Bank of Ireland is positive in its outlook for further growth of the Indigenous Tech Sector in 2019
Bank of Ireland has seen a marked uplift in activity across various sub sectors such as Education Technology (EdTech), Telecoms and Media/Entertainment, testament to the buoyancy of the sector nationally.
Dedicated Technology Sector Team
In January, Bank of Ireland announced the launch of a dedicated Technology Sector, Business Banking team. Paul Swift, Head of Technology Sector, leads this newly established relationship team, dedicated to working with technology customers nationwide, while also further developing and driving the technology sector strategy for the bank. This dedicated resource is a differentiator for the bank and over recent weeks we have seen a marked uplift in activity across various sub sectors such as EdTech, Telecoms and Media/Entertainment, pointing to not only awareness of the team among our new and established customers, but also to the buoyancy of the sector nationally.
“Every company is a technology company”
It was autumn 2013 when Peter Sondergaard (formerly EVP at Gartner) first uttered those words pointing to how we were entering a new digital industry economy where everyone would be a technology company. At the core of this statement were the convergence of four interdependent trends; social, mobile, cloud and big data; this meant digital transformation of every business and sector. Today we are continuing to see these trends now forming the bedrock of disruption and convergence, enabling digital first business creation across all industries. More recently we are seeing more evidence of this convergence across some of our sectors such as Healthcare and Manufacturing and this trend is likely to continue across all sectors over time as companies seek to deploy technology platforms and solutions to improve efficiency but most of all to improve the experience for their customers and clients.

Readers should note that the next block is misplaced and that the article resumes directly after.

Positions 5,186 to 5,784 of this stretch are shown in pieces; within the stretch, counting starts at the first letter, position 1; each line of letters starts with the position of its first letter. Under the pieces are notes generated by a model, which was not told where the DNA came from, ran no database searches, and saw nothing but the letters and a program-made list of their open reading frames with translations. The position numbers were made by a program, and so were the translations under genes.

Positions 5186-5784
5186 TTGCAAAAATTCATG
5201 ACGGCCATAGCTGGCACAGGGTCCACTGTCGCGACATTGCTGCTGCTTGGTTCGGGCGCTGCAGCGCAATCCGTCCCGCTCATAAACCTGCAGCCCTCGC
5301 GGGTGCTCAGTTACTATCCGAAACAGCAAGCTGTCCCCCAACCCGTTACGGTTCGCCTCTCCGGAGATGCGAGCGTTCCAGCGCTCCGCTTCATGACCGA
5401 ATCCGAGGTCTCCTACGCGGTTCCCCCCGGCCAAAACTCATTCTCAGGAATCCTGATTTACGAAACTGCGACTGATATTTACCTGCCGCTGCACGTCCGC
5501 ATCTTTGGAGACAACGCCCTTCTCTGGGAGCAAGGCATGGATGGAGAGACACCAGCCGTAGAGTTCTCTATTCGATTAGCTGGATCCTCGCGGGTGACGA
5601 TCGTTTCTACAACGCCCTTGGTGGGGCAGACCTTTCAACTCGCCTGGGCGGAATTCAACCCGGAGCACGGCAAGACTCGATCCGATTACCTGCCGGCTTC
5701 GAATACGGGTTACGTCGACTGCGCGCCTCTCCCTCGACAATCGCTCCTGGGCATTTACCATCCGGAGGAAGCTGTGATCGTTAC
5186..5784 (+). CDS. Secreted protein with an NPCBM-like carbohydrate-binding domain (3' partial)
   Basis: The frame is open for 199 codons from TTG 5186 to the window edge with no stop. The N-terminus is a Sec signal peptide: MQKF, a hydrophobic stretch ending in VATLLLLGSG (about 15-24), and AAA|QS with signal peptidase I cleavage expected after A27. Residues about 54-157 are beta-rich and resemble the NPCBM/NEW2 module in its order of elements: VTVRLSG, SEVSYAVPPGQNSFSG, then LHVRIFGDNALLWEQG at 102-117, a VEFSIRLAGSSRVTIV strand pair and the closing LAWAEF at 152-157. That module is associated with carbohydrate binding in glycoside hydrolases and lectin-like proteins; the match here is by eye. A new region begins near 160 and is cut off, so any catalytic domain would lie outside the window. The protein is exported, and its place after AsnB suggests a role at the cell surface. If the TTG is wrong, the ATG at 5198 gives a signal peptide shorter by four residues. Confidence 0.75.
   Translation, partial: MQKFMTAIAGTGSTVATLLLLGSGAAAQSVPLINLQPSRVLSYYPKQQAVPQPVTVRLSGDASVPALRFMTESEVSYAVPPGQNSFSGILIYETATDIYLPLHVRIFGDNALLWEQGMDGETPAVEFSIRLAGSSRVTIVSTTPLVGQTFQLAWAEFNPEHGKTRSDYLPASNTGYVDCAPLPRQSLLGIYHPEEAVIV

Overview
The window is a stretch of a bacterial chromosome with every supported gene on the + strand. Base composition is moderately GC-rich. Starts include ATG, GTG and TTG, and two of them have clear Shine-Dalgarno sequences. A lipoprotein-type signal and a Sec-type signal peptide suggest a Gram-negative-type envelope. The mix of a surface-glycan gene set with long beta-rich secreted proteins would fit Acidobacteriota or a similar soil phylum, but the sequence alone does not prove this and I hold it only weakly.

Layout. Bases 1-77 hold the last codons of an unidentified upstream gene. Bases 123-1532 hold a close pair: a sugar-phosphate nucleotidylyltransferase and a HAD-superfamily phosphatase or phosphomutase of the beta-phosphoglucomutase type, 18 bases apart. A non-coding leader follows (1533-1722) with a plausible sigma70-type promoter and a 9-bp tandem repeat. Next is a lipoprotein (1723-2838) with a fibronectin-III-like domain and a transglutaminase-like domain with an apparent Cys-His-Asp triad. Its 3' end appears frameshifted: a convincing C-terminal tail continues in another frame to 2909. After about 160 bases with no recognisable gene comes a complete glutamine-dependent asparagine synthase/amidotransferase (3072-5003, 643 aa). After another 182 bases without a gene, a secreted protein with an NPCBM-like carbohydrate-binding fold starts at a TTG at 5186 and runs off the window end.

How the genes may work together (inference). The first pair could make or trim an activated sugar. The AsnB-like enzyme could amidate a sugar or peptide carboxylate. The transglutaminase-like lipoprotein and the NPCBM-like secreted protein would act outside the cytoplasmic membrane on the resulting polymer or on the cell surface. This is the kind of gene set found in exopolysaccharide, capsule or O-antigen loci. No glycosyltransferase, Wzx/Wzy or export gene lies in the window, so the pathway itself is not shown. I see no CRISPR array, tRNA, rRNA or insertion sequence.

The year of everything as a service.
Deloitte’s global technology, media and telecommunications industry leader and US global technology sector leader, Paul Sallomi says that 2019 will be the year of “everything as a service” (XaaS), enabling companies to speed up innovation and experimentation. XaaS now makes it cheaper and easier for users to access technologies and cutting-edge services they otherwise would not have access to acquire. Cloud-based solutions remove the need for traditional investment in servers, networking and storage and instead can enable companies to leverage the investments and expertise of some of the world’s biggest technology companies, without the associated risks and costs of acquiring scarce expertise.
Jargon Buster: So what is Artificial Intelligence vs Machine Learning vs Deep Learning.
Despite the fact that each of the above terms have become part of everyday language , there is still some confusion as to the understanding and differences between the three. So here goes…
Artificial Intelligence (AI): is a division of computer science that stimulates the creation of intelligent technologies to work and react like humans, with use cases such as speech recognition, learning and problem solving.
Machine Learning: is a subset of AI, focused on the technological development of human knowledge by providing systems with the ability to automatically learn and improve from experience without being explicitly programmed to do so, relying on patterns and inference instead. Some use cases include data security (malware), private security (screening at airports) and healthcare (computer assisted diagnosis).
Deep Learning: is a subset of machine learning where artificial neural networks, algorithms inspired by the human brain, learn from large amounts of data. Similar to how humans learn by experience, the deployment of deep learning techniques repeatedly perform tasks and continuously tweak it a little to improve outcomes. Problems that require thought in order to be solved fit the profile for using deep learning. The process works on massive data sets and given the amount of data now being generated, makes deep learning possible. Use cases include autonomous vehicles, facial recognition and medicine.